Adding lesser known stories to history – especially when it comes to groups often ignored by the official records or at least, marginalised by them – allows history to become richer, and more complex and much more interesting, diverse and more of a shared history, because it allows us to explore a world beyond what we have been taught. Pamela Freeman writes historical fiction for adults as Pamela Hart, with strong female characters who do not let the confines of what is expected of them define who they are, and they forge their own paths through their lives – yet still have to work within some of the confines imposed upon them, they manage to break out of some. Exposing children early – whatever their gender – to these sorts of stories about people who weren’t what society expected of them not only shows that the stereotypes are not real, but that history is actually diverse and interesting.

A great picture book and introduction to significant women who contributed to Australian history and society.

Fairytales for Feisty Girls by Susannah McFarlane

fairytales for feisty girls .jpgTitle: Fairytales for Feisty Girls

Author: Susannah McFarlane

Genre: Fairytales, fantasy, children’s fiction, short stories

Publisher: Allen and Unwin

Published: 29th August 2018

Format: Hardcover

Pages: 128

Price: $24.99

Synopsis: Renowned girl hero and feisty author Susannah McFarlane presents an illustrated collection of ’tilted’ fairytales featuring girls with smarts.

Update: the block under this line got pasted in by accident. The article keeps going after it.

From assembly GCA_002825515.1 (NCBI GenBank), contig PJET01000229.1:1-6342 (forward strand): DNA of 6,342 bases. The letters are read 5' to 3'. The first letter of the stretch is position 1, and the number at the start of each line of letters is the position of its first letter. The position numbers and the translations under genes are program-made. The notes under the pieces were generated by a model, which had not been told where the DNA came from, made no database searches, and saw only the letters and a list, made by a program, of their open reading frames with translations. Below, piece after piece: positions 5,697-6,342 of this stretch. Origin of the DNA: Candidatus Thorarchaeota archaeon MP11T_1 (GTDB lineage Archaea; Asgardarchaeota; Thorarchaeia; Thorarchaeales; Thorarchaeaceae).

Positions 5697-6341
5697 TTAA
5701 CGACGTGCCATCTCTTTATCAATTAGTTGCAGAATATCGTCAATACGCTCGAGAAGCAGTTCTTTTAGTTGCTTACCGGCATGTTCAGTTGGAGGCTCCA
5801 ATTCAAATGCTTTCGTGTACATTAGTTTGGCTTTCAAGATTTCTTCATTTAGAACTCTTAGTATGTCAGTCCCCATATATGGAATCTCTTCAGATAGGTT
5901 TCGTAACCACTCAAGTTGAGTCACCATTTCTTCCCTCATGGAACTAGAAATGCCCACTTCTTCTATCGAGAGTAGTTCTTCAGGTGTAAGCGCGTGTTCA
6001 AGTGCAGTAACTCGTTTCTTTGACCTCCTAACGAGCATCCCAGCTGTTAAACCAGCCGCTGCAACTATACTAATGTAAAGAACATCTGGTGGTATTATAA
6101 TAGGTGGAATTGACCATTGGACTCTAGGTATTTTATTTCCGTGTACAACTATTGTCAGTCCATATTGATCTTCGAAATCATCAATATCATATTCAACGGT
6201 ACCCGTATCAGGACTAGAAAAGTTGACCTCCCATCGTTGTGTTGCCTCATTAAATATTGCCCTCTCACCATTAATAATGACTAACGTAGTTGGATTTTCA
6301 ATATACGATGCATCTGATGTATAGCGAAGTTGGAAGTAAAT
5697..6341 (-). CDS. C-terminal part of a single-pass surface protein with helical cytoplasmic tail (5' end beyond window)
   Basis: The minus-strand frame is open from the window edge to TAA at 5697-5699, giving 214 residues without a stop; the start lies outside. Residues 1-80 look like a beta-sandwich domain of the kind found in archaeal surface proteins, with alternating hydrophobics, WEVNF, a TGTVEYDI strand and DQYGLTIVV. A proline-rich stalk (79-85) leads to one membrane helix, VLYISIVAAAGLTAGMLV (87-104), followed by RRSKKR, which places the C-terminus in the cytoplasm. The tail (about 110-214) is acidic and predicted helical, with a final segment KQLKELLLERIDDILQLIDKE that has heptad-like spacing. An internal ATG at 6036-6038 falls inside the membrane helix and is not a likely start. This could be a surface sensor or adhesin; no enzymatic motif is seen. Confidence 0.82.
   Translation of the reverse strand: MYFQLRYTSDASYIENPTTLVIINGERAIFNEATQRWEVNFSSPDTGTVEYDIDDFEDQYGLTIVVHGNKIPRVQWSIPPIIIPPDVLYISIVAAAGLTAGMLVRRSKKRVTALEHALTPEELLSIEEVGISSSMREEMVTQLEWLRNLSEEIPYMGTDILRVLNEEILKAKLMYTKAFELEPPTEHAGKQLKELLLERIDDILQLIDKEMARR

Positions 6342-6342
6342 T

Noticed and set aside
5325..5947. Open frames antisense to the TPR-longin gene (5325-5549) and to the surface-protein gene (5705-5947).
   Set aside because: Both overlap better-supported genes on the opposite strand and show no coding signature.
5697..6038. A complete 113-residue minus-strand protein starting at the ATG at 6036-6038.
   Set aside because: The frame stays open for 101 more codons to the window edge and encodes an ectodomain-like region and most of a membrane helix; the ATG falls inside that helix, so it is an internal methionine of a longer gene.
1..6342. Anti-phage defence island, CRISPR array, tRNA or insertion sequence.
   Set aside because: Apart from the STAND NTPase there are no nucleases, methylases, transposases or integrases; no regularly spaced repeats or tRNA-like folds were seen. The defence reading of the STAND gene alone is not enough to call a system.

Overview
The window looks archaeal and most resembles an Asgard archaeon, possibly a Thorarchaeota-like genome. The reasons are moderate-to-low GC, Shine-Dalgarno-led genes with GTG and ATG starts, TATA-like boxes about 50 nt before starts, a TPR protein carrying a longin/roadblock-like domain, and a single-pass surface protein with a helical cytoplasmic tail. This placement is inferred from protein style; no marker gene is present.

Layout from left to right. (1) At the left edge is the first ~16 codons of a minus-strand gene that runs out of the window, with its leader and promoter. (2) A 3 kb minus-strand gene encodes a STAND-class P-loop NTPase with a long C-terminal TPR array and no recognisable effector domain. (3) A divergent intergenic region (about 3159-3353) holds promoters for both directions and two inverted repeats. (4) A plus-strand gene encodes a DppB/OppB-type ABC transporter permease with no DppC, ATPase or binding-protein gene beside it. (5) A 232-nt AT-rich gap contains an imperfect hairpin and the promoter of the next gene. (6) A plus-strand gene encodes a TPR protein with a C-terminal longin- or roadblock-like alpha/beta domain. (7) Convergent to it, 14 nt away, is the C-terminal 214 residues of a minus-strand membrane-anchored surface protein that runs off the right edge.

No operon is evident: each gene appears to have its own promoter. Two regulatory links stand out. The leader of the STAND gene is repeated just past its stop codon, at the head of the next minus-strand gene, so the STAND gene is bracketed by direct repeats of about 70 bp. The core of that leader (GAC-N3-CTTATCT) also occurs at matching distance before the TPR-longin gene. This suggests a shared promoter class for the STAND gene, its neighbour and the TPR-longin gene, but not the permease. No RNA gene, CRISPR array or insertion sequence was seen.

Feisty: typically describes one who is relatively small, lively, determined and courageous.

Girls can rescue themselves – just watch Rapunzel, Little Red Riding Hood, Cinderella and Thumbelina create their own happily ever afters in this beautiful and emboldening bedtime book.

A glorious treasury for young girls – and boys – featuring artwork from four leading Australian illustrators: Beth Norling, Claire Robertson, Lucinda Gifford and Sher Rill Ng.

~*~

Fairytales for Feisty Girls is my sixty-second book in the Australian Women Writer’s Challenge. The author, Susannah McFarlane, has taken four well-known fairytales, turned them on their heads, and given the female characters agency and gusto that in the older versions and many sanitised versions, they do not have. Here, we have Rapunzel, Little Red Riding Hood, Cinderella and Thumbelina all acting for themselves, in active and innovative roles. Rapunzel, forever inventing things, works out how to cut off her own hair, and asks a young man to tie one end around a tree so she can come down on a flying fox, Little Red Riding Hood uses her knowledge of plants and tea to trick the wolf, Cinderella makes her own fortunes, and Thumbelina seeks a family of her own.

These girls do not let anyone stop them, they’re bold, brave and where their counterparts wait for someone to save them, it is refreshing and fun to see these girls do it for themselves whilst embracing a form of femininity that works for them, and where they do not give up who they are for their happy ever after, which is still there, but they make their own happy ever after,  and stick to their convictions and beliefs.